For me personally, I like to picture David Letterman reading the list – the visual and audio seem to help make it seem that much more important.

(Drum roll please...)

The Top 10 Reasons to Carefully Select Your Marketing Focus

10. Lack of clarity confuses prospects

9. Too much information confuses prospects

8. Prospects have little time – grabbing their attention quickly is imperative!

7. Lack of focus creates marketing inefficiencies (in time and money)

6. All services and products are not equally profitable (and why market something that isn’t profitable?!)

5. Just because you CAN (market) doesn’t mean you should

4. Today’s prospects want the quality that only specialists can deliver

3. Generic messages fall on deaf ears!

2. Generic messages fall on deaf ears!!

1. Generic messages fall on deaf ears!!!

So maybe I went overboard repeating the last three, and certainly David Letterman wouldn’t make such a move, but I’m trying to make a really important point here. It’s the marketing equivalent to the real-estate mantra "location, location, location".... only in marketing, it’s not about location, it’s about getting the prospect to hear the message... and focusing works because psychologically, the more specific the message marketing (say it with me now...) "the better the chance that it will be noticed by the prospect who needs to, wants to, and is ready to - buy from you!" And isn’t the whole point of marketing -- to sell?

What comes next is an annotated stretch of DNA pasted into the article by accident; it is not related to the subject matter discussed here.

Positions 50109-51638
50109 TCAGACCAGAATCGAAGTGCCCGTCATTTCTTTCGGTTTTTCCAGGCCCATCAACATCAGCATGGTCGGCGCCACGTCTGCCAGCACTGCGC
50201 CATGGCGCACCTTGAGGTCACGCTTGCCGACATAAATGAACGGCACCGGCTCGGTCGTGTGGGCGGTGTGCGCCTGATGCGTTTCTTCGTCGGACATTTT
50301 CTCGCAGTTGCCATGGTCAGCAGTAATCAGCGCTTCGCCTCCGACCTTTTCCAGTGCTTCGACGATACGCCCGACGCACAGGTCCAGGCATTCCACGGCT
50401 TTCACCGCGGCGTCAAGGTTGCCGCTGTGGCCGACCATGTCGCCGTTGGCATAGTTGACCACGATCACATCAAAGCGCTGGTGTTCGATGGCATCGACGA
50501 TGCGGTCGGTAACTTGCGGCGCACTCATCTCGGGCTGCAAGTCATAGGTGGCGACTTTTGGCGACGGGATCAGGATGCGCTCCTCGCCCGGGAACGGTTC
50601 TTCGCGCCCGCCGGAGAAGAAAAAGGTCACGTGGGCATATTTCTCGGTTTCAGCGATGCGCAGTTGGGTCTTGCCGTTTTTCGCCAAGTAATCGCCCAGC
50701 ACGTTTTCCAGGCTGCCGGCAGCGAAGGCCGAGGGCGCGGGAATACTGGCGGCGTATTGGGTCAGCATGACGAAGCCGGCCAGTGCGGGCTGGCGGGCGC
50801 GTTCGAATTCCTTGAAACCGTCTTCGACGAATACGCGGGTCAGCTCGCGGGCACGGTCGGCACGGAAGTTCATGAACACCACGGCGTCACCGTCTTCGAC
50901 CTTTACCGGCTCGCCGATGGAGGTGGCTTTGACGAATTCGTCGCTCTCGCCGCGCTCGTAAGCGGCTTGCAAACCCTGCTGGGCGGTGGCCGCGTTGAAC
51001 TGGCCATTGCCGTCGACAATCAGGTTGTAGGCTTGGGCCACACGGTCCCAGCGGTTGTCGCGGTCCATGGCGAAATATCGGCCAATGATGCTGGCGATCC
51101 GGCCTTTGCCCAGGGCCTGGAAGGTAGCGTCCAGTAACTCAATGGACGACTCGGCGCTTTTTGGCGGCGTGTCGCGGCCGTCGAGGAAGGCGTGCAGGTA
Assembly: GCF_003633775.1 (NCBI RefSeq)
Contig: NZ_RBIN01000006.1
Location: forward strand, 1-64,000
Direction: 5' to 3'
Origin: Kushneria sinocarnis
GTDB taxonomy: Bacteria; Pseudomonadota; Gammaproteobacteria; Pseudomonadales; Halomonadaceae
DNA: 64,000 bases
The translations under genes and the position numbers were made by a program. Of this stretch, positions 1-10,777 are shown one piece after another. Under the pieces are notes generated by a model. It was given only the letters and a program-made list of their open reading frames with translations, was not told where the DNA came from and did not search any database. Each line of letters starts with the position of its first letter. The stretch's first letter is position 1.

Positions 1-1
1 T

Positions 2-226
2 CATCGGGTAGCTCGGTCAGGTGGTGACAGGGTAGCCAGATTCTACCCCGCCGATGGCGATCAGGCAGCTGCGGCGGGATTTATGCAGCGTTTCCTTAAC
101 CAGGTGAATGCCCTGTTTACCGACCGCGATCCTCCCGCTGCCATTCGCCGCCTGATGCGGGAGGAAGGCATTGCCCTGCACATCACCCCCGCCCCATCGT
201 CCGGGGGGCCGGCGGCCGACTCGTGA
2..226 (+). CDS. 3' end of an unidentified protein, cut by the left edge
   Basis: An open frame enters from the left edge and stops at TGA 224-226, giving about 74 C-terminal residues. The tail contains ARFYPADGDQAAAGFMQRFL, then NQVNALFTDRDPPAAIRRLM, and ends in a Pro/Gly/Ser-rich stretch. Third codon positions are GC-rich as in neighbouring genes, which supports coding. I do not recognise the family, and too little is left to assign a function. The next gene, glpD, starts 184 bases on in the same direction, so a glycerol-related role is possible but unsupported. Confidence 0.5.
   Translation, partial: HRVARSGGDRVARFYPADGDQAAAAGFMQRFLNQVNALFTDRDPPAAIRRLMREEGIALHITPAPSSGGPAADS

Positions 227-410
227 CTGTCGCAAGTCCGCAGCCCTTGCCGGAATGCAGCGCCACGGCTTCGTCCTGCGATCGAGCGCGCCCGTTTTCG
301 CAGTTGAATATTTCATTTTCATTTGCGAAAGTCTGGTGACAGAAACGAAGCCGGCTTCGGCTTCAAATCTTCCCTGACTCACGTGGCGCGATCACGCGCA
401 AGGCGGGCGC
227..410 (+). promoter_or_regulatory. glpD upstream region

Okay... so you get the point and buy into the theory, but when you really sit down to figure it out and you have to select which of your great products and/or services to focus on, it feels impossible. Again – been there, done that. In fact, I’ve been there, done that with literally thousands of small businesses. From that experience, I have discovered that there are several very specific questions you can ask that will help, literally, "drive out the answer" for you and identify what products and services should be the focus of your marketing.

1) What products and services do you sell? And what are you considering adding in the near future?

2) Which of these products or services does your marketing focus on now? Which ones do you like doing/making/selling? (After all, it makes no sense to marketing for business you don't enjoy delivering!)

3) Now review your lists -- what do they have in common? Which direction does this point you in?

4) How does this stack up against any marketing research you have done? What is the market demand for those specific products or services? How saturated is the market (meaning, how many competitors would you have focusing on those specific items?

Finally, take a look at the answer to all of these simple questions. Sure, it is not an exact science, but it really helps you determine which products or services should be the focus of your marketing.



Exercises and Examples for Determining Your Marketing Focus